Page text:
In 1997, Labour promised electoral reform as part of their manifesto. Despite a 1998 recommendation to move to the AV+ system, this promise was quietly dropped. AV+ maintains a constituency link and allows voters to select individuals, thus not penalizing independents (as opposed to the list based PR system).

If you support the current system, I would be interested to learn your reasons, especially as it seems self evident that the electoral system itself is responsible for much of what politicians like to call "voter apathy". It might seem that your support for first past the post stems from the advantage which it gives the Labour party. I would hope that this appearance is incorrect.

If you do support electoral reform, then I am thrilled. I would be pleased to hear how you intend to promote this issue.

In addition, England remains the one part of the United Kingdom without national representation, Scottish MPs in Westminster vote on matters which they know will not affect their own constituents. I would like to learn your views on this matter, and how you plan to redress this democratic deficit. Given that the Conservatives won the popular vote in England, a cynic may wonder if this is the reason that powers haven't been devolved to England. I am sure that this is not the case, and I would like to understand the reasons why England seems to be treated as a special case within the UK.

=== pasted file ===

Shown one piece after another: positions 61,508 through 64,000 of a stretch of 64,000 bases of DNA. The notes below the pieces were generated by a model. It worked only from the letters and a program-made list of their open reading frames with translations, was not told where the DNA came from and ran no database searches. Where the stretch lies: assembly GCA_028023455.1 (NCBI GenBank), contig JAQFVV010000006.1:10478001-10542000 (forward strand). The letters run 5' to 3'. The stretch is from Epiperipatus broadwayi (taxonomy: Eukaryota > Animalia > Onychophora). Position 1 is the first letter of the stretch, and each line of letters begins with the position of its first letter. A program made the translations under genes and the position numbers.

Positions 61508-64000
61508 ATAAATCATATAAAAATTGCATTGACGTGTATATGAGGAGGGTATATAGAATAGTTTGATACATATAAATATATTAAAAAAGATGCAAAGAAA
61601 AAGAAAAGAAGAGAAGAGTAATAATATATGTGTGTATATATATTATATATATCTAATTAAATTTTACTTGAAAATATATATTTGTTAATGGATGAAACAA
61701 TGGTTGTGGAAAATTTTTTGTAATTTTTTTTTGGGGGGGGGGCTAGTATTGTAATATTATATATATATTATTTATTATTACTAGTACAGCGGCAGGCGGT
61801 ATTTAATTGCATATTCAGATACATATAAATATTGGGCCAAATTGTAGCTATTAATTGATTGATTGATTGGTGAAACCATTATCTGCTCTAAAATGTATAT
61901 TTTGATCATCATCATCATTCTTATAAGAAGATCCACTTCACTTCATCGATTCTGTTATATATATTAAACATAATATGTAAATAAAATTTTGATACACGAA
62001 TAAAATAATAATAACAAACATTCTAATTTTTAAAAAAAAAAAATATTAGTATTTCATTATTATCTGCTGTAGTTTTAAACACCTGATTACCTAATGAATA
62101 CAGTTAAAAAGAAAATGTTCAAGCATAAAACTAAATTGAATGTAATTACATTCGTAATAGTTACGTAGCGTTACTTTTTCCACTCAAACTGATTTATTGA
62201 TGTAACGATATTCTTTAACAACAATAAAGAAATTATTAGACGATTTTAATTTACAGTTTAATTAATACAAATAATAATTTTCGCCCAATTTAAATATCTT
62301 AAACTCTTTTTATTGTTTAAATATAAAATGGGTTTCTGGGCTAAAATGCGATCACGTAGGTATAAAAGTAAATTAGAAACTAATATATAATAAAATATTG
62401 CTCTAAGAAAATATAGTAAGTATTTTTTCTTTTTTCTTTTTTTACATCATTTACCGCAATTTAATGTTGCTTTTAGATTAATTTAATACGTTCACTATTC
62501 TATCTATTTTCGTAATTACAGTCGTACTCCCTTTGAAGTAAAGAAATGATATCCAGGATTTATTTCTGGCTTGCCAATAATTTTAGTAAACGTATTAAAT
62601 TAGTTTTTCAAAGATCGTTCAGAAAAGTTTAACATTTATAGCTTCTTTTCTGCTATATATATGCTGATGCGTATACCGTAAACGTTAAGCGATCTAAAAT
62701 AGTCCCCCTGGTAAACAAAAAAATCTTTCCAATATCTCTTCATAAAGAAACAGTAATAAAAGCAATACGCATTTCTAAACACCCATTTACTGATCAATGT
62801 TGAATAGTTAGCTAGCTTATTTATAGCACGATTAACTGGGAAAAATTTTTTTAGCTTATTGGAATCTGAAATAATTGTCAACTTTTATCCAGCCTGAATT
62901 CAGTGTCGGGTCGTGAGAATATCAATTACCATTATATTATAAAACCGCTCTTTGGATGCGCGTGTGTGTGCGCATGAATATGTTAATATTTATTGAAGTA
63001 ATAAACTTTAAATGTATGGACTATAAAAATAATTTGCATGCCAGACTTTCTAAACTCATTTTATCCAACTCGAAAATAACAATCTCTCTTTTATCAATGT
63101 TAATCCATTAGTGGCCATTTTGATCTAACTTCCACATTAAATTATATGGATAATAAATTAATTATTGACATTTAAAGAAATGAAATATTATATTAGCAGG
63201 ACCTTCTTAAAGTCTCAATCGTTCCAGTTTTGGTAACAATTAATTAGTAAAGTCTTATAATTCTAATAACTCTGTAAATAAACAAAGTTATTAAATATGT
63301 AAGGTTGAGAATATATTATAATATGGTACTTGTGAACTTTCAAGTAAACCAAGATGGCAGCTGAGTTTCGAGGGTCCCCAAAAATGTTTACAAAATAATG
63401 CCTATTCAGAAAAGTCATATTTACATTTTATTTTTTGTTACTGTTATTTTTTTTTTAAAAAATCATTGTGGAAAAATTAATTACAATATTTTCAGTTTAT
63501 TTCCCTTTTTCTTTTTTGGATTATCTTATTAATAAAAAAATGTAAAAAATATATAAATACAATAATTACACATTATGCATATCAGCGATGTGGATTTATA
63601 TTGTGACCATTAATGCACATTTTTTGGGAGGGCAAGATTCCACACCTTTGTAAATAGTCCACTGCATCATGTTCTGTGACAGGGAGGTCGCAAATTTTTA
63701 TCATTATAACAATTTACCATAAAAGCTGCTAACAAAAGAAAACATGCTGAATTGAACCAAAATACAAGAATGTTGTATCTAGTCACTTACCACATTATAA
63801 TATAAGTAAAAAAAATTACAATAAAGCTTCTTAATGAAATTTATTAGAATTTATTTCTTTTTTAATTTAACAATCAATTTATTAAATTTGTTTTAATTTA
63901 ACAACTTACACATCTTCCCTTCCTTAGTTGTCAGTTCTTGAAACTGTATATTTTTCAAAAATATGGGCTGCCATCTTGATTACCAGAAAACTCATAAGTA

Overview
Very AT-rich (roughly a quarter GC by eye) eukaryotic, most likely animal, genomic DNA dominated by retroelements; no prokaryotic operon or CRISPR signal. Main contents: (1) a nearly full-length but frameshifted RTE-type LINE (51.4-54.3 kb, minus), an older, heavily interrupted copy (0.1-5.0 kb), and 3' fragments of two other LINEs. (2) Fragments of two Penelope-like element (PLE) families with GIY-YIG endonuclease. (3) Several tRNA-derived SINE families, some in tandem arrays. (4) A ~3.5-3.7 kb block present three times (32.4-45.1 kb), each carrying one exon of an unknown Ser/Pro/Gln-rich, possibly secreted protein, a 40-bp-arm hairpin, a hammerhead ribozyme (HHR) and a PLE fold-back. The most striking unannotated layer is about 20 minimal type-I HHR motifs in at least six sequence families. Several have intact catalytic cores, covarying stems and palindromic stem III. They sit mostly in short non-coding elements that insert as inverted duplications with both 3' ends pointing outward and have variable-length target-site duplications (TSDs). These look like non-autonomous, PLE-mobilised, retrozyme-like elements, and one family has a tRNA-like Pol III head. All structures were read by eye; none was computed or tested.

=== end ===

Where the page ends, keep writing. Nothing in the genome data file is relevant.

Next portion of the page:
Edit 6th May: Make My Vote Count points out an article from the FT.

Edit 13th May: A good letter to Gordon Brown

Edit 24th May: A holding letter from Downing Street. As of now, my MP has yet to reply.

House Arrest and my Prospective MP (Tory)

I've received a reply from the Conservative Candidate in my area regarding the house arrest of terror suspects.

My apologies for not replying earlier.

I take the threat of terrorism very seriously. Which is why I want to see terrorists face trial and be punished, not be placed under house arrest at the request of the executive.

I'm sorry you found it so hard to find my website. I'll explore what we can do to ensure a higher profile. And thanks also for your blog tips

(I made some comments about putting in an RSS feed, and how it was so difficult to find out who the conservative candidate was given that the current guy was deselected - though I don't support the chap in all things, he'll probably be my MP as this is a safe seat and I want to keep tabs on what he's doing.)